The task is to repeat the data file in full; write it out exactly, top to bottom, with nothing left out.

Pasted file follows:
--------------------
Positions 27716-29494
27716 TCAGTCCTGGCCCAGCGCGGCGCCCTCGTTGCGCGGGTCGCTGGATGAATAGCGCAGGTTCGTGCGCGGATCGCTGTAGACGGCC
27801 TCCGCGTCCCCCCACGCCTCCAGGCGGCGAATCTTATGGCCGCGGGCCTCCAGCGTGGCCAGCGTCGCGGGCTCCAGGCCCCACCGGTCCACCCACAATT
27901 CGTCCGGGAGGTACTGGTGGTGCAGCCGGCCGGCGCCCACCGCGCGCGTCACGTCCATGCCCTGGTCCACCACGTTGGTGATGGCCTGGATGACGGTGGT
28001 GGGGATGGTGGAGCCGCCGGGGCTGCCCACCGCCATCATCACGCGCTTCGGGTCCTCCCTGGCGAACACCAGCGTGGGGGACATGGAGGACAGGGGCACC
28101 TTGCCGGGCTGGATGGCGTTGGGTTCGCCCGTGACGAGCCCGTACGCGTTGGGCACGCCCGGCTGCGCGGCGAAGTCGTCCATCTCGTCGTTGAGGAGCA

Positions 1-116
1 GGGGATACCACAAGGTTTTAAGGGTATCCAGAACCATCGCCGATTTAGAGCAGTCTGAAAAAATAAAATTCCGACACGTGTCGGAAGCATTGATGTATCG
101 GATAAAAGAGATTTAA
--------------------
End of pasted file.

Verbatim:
Positions 27716-29494
27716 TCAGTCCTGGCCCAGCGCGGCGCCCTCGTTGCGCGGGTCGCTGGATGAATAGCGCAGGTTCGTGCGCGGATCGCTGTAGACGGCC
27801 TCCGCGTCCCCCCACGCCTCCAGGCGGCGAATCTTATGGCCGCGGGCCTCCAGCGTGGCCAGCGTCGCGGGCTCCAGGCCCCACCGGTCCACCCACAATT
27901 CGTCCGGGAGGTACTGGTGGTGCAGCCGGCCGGCGCCCACCGCGCGCGTCACGTCCATGCCCTGGTCCACCACGTTGGTGATGGCCTGGATGACGGTGGT
28001 GGGGATGGTGGAGCCGCCGGGGCTGCCCACCGCCATCATCACGCGCTTCGGGTCCTCCCTGGCGAACACCAGCGTGGGGGACATGGAGGACAGGGGCACC
28101 TTGCCGGGCTGGATGGCGTTGGGTTCGCCCGTGACGAGCCCGTACGCGTTGGGCACGCCCGGCTGCGCGGCGAAGTCGTCCATCTCGTCGTTGAGGAGCA

Positions 1-116
1 GGGGATACCACAAGGTTTTAAGGGTATCCAGAACCATCGCCGATTTAGAGCAGTCTGAAAAAATAAAATTCCGACACGTGTCGGAAGCATTGATGTATCG
101 GATAAAAGAGATTTAA